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Album Review: @Fenkellpayroll & @CardoGotWings ‘ ‘Big Bossin Vol. 2’ explores the best and worst of an extravagant lifestyle

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Success and lavish living are two of hip-hop’s obsessions, created during the genre’s inception due to living in poverty. Many artists have created music that attempts to describe that which they are either trying to obtain or already have it in abundance. Most of the time, it comes across as mere lip service. We’re told that they’re bosses by repeatedly being beaten over the head with rap interjections, but we never get the feeling that it’s true. Real bosses don’t tell you, they show you. Combined with the fact that most rappers’ definition of being a boss – or being successful – involves women, cars, and clothes – were left with a hollow feeling when the song ends, wondering about the values of material items in our society instead of true success.

Payroll Giovanni and Cardo’s album Big Bossin Vol. 1 may have been the first instance in memory that portrayed the boss life as something more than what can be bought. It was more of a mindset than an extension of the wallet. The album’s cult status showed that people were hungry for this brand of music, so the pair have dropped a bigger, juicier project with Big Bossin Vol. 2 and it’s everything you can imagine and more.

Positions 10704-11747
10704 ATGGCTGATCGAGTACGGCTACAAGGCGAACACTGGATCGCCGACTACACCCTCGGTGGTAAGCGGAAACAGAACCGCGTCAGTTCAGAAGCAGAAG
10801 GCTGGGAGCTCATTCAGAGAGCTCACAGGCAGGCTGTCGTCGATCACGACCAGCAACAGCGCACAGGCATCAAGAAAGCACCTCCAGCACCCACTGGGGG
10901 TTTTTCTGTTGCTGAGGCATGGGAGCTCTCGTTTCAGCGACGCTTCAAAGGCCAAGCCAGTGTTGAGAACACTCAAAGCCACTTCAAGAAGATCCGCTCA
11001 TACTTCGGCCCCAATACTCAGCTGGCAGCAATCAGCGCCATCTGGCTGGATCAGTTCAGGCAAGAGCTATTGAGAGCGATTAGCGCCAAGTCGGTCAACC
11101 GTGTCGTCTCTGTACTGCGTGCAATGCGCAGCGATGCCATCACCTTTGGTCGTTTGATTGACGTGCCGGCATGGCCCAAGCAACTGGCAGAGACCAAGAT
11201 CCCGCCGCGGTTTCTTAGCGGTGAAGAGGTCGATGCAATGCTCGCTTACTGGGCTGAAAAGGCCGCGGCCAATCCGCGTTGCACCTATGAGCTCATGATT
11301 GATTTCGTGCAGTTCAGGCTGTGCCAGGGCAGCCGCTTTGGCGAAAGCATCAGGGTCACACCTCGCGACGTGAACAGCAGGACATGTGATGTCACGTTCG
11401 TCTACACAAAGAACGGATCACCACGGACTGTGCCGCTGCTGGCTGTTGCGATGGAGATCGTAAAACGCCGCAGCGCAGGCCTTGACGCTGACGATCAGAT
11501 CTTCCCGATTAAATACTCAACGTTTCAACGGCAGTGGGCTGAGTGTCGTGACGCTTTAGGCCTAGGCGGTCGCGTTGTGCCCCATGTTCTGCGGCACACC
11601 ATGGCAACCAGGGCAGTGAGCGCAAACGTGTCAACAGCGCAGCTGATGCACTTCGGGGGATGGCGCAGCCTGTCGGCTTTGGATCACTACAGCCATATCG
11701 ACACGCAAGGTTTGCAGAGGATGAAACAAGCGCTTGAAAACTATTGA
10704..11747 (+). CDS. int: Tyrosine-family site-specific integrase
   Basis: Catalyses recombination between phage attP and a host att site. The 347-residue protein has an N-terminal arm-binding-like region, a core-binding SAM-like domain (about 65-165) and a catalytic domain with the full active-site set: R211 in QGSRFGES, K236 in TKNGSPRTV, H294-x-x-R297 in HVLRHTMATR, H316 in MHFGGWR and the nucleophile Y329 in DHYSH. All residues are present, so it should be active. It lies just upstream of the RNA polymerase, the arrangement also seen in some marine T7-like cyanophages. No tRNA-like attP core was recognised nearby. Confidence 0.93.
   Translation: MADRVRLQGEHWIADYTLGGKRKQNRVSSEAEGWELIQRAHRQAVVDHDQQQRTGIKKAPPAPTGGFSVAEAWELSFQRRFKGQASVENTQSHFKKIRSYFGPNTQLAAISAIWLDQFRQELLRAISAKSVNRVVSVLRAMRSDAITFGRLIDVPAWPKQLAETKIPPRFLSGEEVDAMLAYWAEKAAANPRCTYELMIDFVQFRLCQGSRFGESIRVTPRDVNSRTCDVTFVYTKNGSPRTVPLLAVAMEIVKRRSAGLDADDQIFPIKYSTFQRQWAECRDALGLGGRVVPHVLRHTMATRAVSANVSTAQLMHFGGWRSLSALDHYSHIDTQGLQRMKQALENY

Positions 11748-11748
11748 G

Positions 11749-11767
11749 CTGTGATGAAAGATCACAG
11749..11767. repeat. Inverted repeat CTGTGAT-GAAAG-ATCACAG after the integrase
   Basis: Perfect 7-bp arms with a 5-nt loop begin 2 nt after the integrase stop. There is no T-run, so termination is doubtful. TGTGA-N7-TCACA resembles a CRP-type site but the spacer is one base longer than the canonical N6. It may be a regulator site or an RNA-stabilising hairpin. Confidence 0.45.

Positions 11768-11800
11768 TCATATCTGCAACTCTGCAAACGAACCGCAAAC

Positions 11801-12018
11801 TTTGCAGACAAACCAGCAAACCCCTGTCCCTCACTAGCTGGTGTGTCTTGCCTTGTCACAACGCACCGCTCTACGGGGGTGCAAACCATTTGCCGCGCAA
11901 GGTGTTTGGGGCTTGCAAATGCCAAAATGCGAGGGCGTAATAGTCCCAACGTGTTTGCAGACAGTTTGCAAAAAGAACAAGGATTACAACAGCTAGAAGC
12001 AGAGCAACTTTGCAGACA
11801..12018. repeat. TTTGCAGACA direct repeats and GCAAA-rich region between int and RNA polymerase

What separates the two projects is the sheer scope and feeling of adventure. Whereas the first project was an initial toe-dip into the life, this project is submerged in it. Its aesthetic drips through each lovingly crafted song, practically oozing with swagger and panache. It starts with “Rapped My Way,” a seductive female voice relaying Cardo’s infamous beat tag. From there, saxophones introduce the luscious life of discovery that comes with untold riches. Payroll’s machine-like flow acts as the supplement to the smooth jazz-like instrumental, showcasing the first of many classics in the making.